For more than a million Bay Area commuters, the use of a Clipper card is one of life’s mindless tasks — a swipe boarding Caltrain here, a quick tag hopping on a SamTrans bus there.
What most don’t realize is that their routine activity, when and where they board and disembark, gets stored in a transit agency’s database, where it remains for seven years after the Clipper account is closed.
Riders can choose not to register their card, but there are conveniences and benefits to having an account, which is why 46 percent of users have signed up.
“Society has turned a little bit, and they’re recognizing that this modern world we live in has a privacy issue involved,” said Randy Rentschler, the commission’s director of legislation and public affairs. “Anyone who has a Facebook account would get that. And I think us, on the public sector side, are going to be held up to a much higher standard as a result.”
In overseeing the Clipper program, the commission has authority over two important pieces of rider information: how long the data is stored and who has access to it. Primarily, the information is used to help keep the Clipper system running smoothly, Rentschler said. Account holders also can review their travel histories or replace the card and its monetary balance if it is ever lost, stolen or damaged.
The seven-year time frame is written into the commission’s contract with Cubic Transportation Systems Limited, the firm paid to operate Clipper’s customer service center.
“Seven years is a fairly ridiculous amount of time to keep ridership information,” said Chris Conley, a technology and civil liberties attorney with the American Civil Liberties Union of Northern California. “There’s really no value to the MTC to be retaining the information for this extensive period of time.”
The commission considers the data essential to the efficient operation of a system that spans bus, train and ferry lines, according to Rentschler. During the week ending Oct. 19, the Clipper recorded its highest average number of weekday boardings, exceeding 700,000 for a five-day week.
Conley is not swayed by the efficiency argument. “It still is far longer than I can come up with any reason they might need to have individual records of where people have come and gone and how they have used the system,” he said. “We definitely want [the MTC] to identify exactly how long we need to keep this information, what’s the purpose for keeping it…spell out exactly what they do with the information.”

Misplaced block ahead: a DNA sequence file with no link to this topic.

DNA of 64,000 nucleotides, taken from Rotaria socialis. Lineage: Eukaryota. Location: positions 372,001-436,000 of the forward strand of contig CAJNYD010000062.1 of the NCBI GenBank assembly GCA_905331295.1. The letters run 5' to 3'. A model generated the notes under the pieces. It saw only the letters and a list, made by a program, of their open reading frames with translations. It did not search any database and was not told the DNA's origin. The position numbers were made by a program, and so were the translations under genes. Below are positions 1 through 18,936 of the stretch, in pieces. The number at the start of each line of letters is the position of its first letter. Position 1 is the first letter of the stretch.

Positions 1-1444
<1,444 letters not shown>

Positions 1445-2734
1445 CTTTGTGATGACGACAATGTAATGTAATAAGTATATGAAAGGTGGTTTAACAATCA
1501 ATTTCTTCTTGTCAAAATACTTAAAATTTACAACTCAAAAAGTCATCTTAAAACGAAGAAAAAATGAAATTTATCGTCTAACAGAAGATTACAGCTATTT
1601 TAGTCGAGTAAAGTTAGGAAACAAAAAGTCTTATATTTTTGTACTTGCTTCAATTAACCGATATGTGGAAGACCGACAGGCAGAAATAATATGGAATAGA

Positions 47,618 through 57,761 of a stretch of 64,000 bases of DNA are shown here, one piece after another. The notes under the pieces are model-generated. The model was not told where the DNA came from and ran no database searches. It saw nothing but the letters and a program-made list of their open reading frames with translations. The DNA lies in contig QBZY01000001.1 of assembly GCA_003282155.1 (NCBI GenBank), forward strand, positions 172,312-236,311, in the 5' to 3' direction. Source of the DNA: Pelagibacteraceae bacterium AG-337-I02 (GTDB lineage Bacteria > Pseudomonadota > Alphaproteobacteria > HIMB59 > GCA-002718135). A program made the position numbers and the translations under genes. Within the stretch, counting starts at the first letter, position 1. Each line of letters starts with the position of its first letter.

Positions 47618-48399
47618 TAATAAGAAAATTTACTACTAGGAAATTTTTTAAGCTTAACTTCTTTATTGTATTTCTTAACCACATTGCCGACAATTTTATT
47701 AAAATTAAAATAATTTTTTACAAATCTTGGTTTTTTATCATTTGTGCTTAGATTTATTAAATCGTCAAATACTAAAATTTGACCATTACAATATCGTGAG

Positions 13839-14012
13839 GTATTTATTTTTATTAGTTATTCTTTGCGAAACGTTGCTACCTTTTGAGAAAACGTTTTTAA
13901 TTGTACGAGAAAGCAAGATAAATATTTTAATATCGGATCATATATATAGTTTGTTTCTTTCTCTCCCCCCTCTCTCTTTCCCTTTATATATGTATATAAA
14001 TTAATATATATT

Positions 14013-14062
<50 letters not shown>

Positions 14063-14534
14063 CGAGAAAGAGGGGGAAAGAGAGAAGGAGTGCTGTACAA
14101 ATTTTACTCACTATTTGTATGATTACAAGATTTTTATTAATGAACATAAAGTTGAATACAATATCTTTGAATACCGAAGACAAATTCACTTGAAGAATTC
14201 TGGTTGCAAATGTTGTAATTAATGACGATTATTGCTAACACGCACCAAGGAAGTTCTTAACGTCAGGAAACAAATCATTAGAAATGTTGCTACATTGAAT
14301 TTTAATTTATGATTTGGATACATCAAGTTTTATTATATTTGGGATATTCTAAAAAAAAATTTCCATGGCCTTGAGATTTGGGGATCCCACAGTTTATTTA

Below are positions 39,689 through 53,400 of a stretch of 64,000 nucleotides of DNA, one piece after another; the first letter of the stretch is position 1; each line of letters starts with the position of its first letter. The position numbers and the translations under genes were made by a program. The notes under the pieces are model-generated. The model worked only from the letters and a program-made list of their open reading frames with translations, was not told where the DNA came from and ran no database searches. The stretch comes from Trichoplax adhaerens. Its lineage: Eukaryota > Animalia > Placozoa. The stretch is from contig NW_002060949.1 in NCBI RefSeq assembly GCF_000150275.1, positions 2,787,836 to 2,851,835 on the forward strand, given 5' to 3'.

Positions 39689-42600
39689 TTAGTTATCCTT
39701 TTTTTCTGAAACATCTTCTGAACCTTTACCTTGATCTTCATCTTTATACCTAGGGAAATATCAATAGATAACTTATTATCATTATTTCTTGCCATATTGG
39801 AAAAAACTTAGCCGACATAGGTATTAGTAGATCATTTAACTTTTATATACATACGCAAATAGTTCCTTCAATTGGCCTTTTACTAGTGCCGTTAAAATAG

Rentschler said privacy advocates are too focused on imagining future scenarios and not focused enough on how the data is used now. Few members of the public have contacted the commission with concerns, he said, adding, “We hear from the public on a lot of things. It’s not like the public is silent. The public has just not been engaged on this.”
Perhaps it’s a matter of the public being unaware, Conley countered.
“As we’ve seen in other situations involving Facebook and other online companies, as the public becomes aware their information is being recorded, is being retained for periods far longer than they expected… they do respond,” he said.
Both Clipper and FasTrak have detailed privacy policies – the lengthy Cardholder Agreement on the Clipper Web site makes that quite clear. “Our privacy policies for FasTrak and Clipper are very, very stringent,” Rentschler said. “We don’t use it for marketing, we don’t use it for any purpose, period, ever.”
In 2010, the state legislature passed a law to protect the privacy of motorists using the FasTrak system. The law prohibits transportation agencies from selling or sharing personal data and requires them to purge the information when no longer needed. The Clipper card was not included in the legislation, which took effect in January 2011.
Because of that law, though, there are important distinctions between Clipper and FasTrak. Two years ago, if someone was involved in a divorce case, he or she could have secured information from FasTrak. But civil cases are no longer eligible for this information.
Other cities, like New York, have similar transportation card programs. The Metropolitan Transportation Authority for New York City has MetroCard for its buses, subways and Staten Island Railway. The card is swiped by New Yorkers approximately 200 million times a month, according to MTA spokesman Aaron Donovan. For riders purchasing MetroCards with cash, the riders have no real identity – just a serial number – and the only information recorded is trips taken, which can be stored for up to four years.